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5 years after the Baghdad Museum's looting, a little optimism is finally appropriate: Interview with the British Museum's John Curtis

The situation at the Baghdad Museum remains bleak but thieves are less of a problem at archaeological sites

Five years ago Coalition forces invaded Iraq to overthrow Saddam Hussein. The main attack began on 20 March 2003, although it was not until three weeks later that US troops entered the capital. In the chaos that followed, the Baghdad Museum was looted extensively, from 10 to 12 April. This provoked an international outcry because the Americans had failed to protect the museum, one of the most important in the Middle East. Roughly 16,000 antiquities were stolen, of which, about half were eventually recovered.

In the first year of Coalition rule, the museums and archaeological sites of Iraq were constantly in the press, but since then the situation has had much less coverage. Security has remained a constant problem, with endless bombings and shootings. This has made it very difficult for museum and archaeological staff to work. For foreigners, the security risks are even greater, and this soon meant that it was virtually impossible for international specialists to visit the country (other than for very short trips under armed protection).

For an overview of the current situation, we interviewed Dr John Curtis, keeper of the Middle East at the British Museum. He is among the best-informed outside specialists on the country’s archaeology and has visited Iraq four times since Hussein’s overthrow, at considerable personal risk. Dr Curtis has also been deeply involved in international efforts to help Iraqi colleagues protect their museums and sites.

The Art Newspaper: Five years after the looting, what is the situation at the Baghdad Museum?

John Curtis: It is still bleak. At least 8,000 objects are still missing, although we don’t know the precise number. Among the very important items are the ivory plaque of a lioness and almost the whole collection of cylinder seals.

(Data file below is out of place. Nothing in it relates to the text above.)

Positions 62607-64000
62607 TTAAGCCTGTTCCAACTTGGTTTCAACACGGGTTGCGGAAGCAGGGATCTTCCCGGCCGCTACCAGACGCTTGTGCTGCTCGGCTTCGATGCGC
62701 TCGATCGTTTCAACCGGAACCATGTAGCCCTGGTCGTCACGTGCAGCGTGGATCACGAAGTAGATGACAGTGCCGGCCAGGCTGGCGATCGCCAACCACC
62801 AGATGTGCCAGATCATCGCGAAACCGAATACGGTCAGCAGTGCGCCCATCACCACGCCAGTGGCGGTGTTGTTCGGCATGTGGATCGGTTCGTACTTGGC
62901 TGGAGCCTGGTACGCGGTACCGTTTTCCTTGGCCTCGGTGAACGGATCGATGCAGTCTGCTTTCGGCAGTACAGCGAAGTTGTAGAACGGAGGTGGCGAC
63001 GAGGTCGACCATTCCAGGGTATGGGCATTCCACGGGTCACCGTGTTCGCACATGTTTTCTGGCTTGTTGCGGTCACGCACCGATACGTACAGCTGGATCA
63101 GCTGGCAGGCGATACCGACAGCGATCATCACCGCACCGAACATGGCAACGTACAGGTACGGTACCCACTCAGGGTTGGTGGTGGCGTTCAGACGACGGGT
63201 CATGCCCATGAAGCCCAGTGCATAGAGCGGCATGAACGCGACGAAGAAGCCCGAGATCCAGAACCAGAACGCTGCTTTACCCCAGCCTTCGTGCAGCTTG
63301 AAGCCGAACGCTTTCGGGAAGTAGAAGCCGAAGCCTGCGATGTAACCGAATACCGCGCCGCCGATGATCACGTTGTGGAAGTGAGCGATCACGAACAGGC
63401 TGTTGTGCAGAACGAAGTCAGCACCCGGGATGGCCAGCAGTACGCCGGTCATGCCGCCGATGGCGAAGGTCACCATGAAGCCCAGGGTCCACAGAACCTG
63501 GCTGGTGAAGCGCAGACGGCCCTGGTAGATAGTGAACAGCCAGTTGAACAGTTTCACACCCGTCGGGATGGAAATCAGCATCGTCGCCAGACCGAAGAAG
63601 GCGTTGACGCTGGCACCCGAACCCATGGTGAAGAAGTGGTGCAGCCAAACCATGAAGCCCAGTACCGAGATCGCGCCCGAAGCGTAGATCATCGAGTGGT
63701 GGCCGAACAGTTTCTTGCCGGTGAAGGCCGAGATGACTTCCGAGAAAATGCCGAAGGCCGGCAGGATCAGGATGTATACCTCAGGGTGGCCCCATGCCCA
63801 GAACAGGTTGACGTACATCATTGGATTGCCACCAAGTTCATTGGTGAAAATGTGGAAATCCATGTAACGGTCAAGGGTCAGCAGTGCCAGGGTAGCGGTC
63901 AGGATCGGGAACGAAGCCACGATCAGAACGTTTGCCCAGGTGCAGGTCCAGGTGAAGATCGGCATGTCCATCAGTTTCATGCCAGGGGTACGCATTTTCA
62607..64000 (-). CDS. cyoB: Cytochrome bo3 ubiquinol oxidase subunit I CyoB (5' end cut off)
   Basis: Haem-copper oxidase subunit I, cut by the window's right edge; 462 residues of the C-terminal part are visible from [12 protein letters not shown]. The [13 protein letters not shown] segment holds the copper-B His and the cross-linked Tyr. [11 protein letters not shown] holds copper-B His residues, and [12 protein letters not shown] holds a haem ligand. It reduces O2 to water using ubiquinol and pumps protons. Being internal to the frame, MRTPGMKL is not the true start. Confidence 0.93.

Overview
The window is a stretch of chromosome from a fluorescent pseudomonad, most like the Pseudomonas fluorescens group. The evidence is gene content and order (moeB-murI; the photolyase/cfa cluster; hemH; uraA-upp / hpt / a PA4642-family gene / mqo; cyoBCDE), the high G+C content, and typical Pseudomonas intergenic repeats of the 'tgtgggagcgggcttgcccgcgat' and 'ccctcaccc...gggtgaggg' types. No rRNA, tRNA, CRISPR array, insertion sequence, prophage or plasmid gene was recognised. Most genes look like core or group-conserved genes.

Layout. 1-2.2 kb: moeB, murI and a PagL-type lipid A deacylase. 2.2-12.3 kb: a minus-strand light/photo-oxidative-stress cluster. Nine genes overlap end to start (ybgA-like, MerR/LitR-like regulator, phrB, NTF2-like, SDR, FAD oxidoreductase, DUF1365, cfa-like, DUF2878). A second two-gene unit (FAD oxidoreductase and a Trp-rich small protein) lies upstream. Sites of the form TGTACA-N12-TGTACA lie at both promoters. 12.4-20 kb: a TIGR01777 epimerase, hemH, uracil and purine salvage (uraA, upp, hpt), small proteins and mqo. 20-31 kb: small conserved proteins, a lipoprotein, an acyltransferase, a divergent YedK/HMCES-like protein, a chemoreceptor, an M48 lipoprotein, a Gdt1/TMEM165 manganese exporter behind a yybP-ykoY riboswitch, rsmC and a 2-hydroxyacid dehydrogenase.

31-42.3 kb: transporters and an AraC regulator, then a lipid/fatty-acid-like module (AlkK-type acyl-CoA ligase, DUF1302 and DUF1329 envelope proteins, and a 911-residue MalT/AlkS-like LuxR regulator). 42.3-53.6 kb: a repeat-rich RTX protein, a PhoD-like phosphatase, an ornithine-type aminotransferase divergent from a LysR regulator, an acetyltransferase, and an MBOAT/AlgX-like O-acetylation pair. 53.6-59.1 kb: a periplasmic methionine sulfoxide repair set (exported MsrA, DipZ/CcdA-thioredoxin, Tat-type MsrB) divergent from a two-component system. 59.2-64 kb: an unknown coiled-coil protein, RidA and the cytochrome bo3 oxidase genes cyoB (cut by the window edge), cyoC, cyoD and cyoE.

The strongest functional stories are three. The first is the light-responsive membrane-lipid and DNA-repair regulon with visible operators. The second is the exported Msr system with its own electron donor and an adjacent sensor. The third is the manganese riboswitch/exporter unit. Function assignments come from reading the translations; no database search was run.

A lot of the material now in store is in very bad condition. Material was thrown off the shelves during the looting, and trampled under foot. Environmental conditions inside the museum are not what they ought to be. It was very damp in June 2003, when I was there with British Museum conservators. This is very bad for ivories, cuneiform tablets and metal objects. In 2006-07 the doors had been sealed for security reasons and this may well have made conditions even damper. When the museum was unsealed last autumn, fortunately it was found that there had been no flooding or plague of rats.

TAN: In December we reported that the museum was set to reopen if the security situation allowed this. Has this happened?

JC: Two galleries have been reopened, but I am not sure that they qualify as public displays, because it is unclear who is allowed to enter.

TAN: How serious is looting of archaeological sites?

JC: The situation has been very bad, particularly in the south, at sites such as Isin, Tell Jokha (ancient Umma) and Bismaya (ancient Adab). However, recently there seems to have been an improvement. Professor Elizabeth Stone of Stony Brook University in New York State is monitoring satellite images of sites for evidence of digging. There now seems to be quite a falling off in the digging.